Six sessions of sprint interval training increases muscle
oxidative potential and cycle endurance capacity in

Kirsten A. Burgomaster, Scott C. Hughes, George J. F. Heigenhauser, Suzanne N.
Bradwell and Martin J. Gibala

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J Appl Physiol 98: 1985–1990, 2005.
First published February 10 2005; doi:10.1152/japplphysiol.01095.2004.
Six sessions of sprint interval training increases muscle oxidative potential Kirsten A. Burgomaster,1 Scott C. Hughes,1 George J. F. Heigenhauser,2
Suzanne N. Bradwell,1 and Martin J. Gibala1
1Exercise Metabolism Research Group, Department of Kinesiology, and
2Department of Medicine, McMaster University, Hamilton, Ontario, Canada
Submitted 1 October 2004; accepted in final form 1 February 2005 Burgomaster, Kirsten A., Scott C. Hughes, George J. F.
cently, two studies reported large increases in citrate synthase Heigenhauser, Suzanne N. Bradwell, and Martin J. Gibala.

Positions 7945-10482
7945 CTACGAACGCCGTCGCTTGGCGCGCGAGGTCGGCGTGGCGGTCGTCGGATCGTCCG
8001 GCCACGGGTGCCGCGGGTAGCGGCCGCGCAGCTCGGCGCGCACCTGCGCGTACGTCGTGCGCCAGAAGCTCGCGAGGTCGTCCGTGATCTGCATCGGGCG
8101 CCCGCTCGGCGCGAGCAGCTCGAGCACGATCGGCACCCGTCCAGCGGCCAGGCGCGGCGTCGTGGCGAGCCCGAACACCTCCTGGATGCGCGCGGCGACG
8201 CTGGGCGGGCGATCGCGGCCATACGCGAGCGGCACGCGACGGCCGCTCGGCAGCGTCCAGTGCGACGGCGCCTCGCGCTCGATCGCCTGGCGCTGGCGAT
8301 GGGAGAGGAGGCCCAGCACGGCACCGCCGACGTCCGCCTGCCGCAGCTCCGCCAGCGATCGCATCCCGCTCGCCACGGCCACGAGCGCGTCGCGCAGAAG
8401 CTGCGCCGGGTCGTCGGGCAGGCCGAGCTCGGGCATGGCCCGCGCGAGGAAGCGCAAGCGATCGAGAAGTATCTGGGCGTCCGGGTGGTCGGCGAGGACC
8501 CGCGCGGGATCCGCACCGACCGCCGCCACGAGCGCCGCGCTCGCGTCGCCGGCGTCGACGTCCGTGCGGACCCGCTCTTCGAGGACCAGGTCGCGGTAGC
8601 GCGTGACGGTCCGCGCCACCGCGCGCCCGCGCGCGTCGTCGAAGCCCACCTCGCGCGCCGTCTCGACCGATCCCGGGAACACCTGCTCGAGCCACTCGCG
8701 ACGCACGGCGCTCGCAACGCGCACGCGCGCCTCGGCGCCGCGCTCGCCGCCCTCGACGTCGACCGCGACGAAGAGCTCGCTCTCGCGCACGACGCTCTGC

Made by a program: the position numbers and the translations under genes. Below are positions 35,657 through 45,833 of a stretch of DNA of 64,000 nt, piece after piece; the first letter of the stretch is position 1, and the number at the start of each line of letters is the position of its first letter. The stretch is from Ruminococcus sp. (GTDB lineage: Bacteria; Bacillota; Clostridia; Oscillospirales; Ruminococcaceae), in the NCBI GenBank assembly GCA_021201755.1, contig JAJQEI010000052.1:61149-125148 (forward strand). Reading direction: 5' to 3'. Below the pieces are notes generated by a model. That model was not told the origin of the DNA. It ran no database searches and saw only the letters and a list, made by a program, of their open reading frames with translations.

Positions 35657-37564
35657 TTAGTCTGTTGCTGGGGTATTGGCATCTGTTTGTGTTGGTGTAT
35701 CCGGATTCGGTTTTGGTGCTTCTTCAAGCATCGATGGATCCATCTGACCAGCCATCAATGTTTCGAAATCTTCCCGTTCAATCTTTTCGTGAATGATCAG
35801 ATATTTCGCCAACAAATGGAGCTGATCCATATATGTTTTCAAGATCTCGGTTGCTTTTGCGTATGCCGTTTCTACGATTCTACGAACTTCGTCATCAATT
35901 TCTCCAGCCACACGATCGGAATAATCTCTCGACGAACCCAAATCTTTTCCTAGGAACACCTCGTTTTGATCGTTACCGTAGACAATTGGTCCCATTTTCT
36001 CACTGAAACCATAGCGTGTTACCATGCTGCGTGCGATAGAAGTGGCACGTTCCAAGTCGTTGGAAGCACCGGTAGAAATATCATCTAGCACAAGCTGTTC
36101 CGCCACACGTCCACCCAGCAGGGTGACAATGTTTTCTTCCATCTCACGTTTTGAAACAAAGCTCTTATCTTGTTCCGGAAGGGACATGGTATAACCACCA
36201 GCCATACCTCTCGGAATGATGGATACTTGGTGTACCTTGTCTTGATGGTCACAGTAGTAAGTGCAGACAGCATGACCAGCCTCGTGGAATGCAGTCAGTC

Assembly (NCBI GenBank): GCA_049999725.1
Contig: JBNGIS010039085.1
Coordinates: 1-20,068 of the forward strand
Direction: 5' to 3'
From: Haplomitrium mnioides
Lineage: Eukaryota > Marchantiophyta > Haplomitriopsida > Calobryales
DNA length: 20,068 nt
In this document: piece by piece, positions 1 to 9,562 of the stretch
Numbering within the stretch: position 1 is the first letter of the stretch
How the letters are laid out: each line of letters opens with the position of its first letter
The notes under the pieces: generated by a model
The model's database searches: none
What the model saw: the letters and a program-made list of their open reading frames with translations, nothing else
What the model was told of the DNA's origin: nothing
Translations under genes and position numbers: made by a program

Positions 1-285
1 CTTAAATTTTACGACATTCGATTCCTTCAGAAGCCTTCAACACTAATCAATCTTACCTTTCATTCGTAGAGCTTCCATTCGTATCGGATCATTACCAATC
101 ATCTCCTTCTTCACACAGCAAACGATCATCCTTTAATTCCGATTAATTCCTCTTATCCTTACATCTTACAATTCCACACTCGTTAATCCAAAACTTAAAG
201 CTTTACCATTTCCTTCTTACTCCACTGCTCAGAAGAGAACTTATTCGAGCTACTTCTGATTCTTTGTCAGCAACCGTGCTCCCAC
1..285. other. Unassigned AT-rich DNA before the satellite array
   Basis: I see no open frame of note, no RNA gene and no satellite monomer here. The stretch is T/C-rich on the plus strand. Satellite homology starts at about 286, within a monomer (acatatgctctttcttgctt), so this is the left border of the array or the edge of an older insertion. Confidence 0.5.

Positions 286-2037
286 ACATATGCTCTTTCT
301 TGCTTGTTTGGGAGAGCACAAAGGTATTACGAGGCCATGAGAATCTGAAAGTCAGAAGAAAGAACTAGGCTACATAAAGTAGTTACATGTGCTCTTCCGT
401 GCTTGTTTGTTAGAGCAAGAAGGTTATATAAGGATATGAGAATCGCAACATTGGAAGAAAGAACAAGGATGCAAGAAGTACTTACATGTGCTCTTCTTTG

maximal activity, as well as peak oxygen uptake (V Six sessions of sprint interval training increases muscle oxida- after only 2 wk of daily sprint training (30, 33). These data tive potential and cycle endurance capacity in humans. J Appl suggest that improvements in aerobic energy metabolism can Physiol 98: 1985–1990, 2005. First published February 10 2005; be rapidly stimulated by brief bouts of very intense exercise; doi:10.1152/japplphysiol.01095.2004.—Parra et al. (Acta Physiol. however, the effect of fewer sprint training sessions is not Scand 169: 157–165, 2000) showed that 2 wk of daily sprint interval known. In addition, aside from changes in V training (SIT) increased citrate synthase (CS) maximal activity but did not change “anaerobic” work capacity, possibly because of chronic aware of no data that suggest sprint training leads to an fatigue induced by daily training. The effect of fewer SIT sessions on increased ability to perform exercise that is primarily “aerobic” muscle oxidative potential is unknown, and aside from changes in in nature, e.g., an endurance test to fatigue at a fixed submaxi- 2 peak), no study has examined the effect of SIT on “aerobic” exercise capacity. We tested the hypothesis that six The primary purpose of the present study, therefore, was to sessions of SIT, performed over 2 wk with 1–2 days rest between examine the effect of six sessions of sprint interval training on sessions to promote recovery, would increase CS maximal activity and endurance capacity during cycling at ϳ80% V fatigue during cycling at an intensity equivalent to ϳ80% recreationally active subjects [age ϭ 22 Ϯ 1 yr; V ˙ O2 peak. On the basis of pilot work in our laboratory that ml ⅐ kgϪ1 ⅐ minϪ1 (mean Ϯ SE)] were studied before and 3 days after showed modest performance improvements after 6 consecutive SIT. Each training session consisted of four to seven “all-out” 30-s days of sprint training, we decided to employ a 2-wk training Wingate tests with 4 min of recovery. After SIT, CS maximal activity intervention, such that 1–2 days of rest were permitted between increased by 38% (5.5 Ϯ 1.0 vs. 4.0 Ϯ 0.7 mmol ⅐ kg proteinϪ1 ⅐ hϪ1)and resting muscle glycogen content increased by 26% (614 Ϯ 39 vs.